Earlier this year pre-pandemic my husband brought me a birthday gift. It was something i’d given heavy hints about and was pleased that he’d actually listened, remembered and purchased the thing that I wanted. This spared him my look of feigned appreciation (which i’m not very good at), so it would have just been blatant disappointment. Phew, we were both spared. The gift was a DNA test! Yay!!
Now to be clear I know who my biological parents are, I was not adopted and I’m not in search of anyone in particular. And yes I’m aware there’s controversy surrounding these tests but how can I resist checking if it’s true that I’m actually a ‘queen’ instead of a ‘slave’, especially when technology keeps making the seemingly impossible, possible.
This test was about piecing together the parts of myself that I did not know. To ease the internal undercurrent of ‘otherness’ and ‘ none acceptance’. Which follows me most days in my black British life.
Both my parents are Jamaican.
One of the realities of being black and of Caribbean descent is that you know this is synonymous with being descendant from slaves. Cue, flash back to awful history lessons at school which claim that black history begins and ends with slavery.Thank God for the internet and the Black Lives Matter Movement which has led to a resurgence of reeducation in British history. ‘Hallelujah, praise God’, That’s my grandmother in my head.
I’ve been really curious for years – Where are my African ancestors from? I only recently had the courage to do the test. My secret wish was that my African ancestry was rooted in Ghana. I’m sure I’d put it off for ages to avoid the disappointment of this not being the case. The Ashanti people sounded cool to me and hearing all those Anansi stories as a child and adult somehow confirmed I must have belonged to Ghanaian people. Nice,friendly,intelligent and wise people – I’ve got all this from somewhere, though I can’t identity the source. In any case it was alright by me. Well I was right I am part Ghanaian but a mere 5%.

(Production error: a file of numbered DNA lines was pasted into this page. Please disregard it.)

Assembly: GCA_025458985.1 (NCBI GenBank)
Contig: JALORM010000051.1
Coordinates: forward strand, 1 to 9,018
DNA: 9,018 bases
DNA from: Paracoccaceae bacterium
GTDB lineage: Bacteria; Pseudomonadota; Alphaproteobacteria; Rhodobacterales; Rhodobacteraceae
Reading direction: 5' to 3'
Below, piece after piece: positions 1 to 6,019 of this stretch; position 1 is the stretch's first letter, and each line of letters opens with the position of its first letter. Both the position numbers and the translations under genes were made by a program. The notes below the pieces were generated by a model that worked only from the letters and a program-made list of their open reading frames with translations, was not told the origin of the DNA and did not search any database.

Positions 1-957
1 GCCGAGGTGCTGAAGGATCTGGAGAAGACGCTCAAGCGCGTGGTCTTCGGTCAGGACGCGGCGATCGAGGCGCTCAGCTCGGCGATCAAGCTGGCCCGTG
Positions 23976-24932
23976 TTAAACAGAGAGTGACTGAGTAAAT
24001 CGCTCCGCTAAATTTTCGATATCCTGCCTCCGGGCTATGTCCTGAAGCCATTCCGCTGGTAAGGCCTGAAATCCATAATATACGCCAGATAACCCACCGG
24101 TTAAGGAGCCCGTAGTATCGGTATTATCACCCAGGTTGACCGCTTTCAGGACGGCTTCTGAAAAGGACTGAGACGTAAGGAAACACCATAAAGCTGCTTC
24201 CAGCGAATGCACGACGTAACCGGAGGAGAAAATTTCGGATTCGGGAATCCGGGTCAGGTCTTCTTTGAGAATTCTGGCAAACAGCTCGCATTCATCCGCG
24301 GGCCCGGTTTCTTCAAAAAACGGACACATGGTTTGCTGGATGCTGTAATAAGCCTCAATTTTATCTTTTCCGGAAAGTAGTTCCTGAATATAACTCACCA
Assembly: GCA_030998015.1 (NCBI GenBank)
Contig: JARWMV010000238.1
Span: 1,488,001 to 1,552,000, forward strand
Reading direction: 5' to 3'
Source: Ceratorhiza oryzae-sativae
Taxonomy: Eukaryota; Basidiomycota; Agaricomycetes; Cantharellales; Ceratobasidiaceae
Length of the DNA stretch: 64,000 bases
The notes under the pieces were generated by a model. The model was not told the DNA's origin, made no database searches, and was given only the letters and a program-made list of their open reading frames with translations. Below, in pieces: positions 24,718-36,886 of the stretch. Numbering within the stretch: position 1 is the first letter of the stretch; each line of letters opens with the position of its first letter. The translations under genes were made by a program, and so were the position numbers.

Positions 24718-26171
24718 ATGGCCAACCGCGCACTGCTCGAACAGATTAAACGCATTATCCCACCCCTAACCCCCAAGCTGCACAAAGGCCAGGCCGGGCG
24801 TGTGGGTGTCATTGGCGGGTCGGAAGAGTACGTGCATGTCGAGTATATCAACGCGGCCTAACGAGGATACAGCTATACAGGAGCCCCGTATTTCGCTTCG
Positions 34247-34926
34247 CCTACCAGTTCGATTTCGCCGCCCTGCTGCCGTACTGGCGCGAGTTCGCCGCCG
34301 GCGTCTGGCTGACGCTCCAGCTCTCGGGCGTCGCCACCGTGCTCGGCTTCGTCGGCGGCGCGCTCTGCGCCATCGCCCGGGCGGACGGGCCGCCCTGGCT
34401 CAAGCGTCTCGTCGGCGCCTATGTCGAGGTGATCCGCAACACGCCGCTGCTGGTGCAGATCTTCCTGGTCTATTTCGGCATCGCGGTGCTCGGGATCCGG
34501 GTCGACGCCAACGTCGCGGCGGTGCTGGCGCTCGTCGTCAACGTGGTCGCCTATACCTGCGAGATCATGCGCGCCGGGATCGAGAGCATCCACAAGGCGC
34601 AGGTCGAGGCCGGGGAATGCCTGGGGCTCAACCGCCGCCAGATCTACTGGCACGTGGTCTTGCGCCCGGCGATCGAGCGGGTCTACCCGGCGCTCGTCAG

Uh oh, reality check is about to bite hard. Now many Jamaicans will understand this, and I’m not sure why it exists but there seems to be a universal dislike of Nigerian people. I’m sorry any Nigerians reading this – I love you . All those years of brain washing from my uncles in particular ‘watch out for those Nigerian men’, planted the seed of ‘anywhere else in Africa but just not there’. Well thankfully I am nothing like my uncles and always try to think with my own mind as it turns out my roots are 60% Nigerian origin with a sprinkling of other African regions. The more I find out the more I like this – (cue the re-frame) ‘ I always thought that Nigerians were fearless go getters, who are strong leaders and are serious innovators.’ Plus they have the amazing feminist writer Chimamanda Ngozi Adichie. Ha! Wait til they (my uncles) find out, such a high percentage in me means they are in for a shock!
Then there’s the Irish connection 4%, which explains why my kids have blue and green eyes and it’s not just down to their dads genes. I just hope this ancestral link was consensual. But history suggests that’s unlikely.
My search for information continues in my mind….what tribe, what language, what rituals, what traditions, what music, what dance, what fabric, what food, what skills, what craftship, what religions, what rites of passage???
My ancestry journey is about my right to belong to a People, to a pre slavery identity and history, not tainted with inferiority and othering. To be proud, comfortable and confident in my own skin. To shake off the negative conditioning that can keep you shackled in your mind. To be enough just as I am. A person of significance and value.
All of us have our own journey’s to embark on, some of you may already be on your own quest.
The point is, you do not have to accept the story that’s been given to you. You can be the author of your own story. Like me, you might discover that you have more in common with ‘others’ than you think.
Let’s journey together.
Simone S Bellwood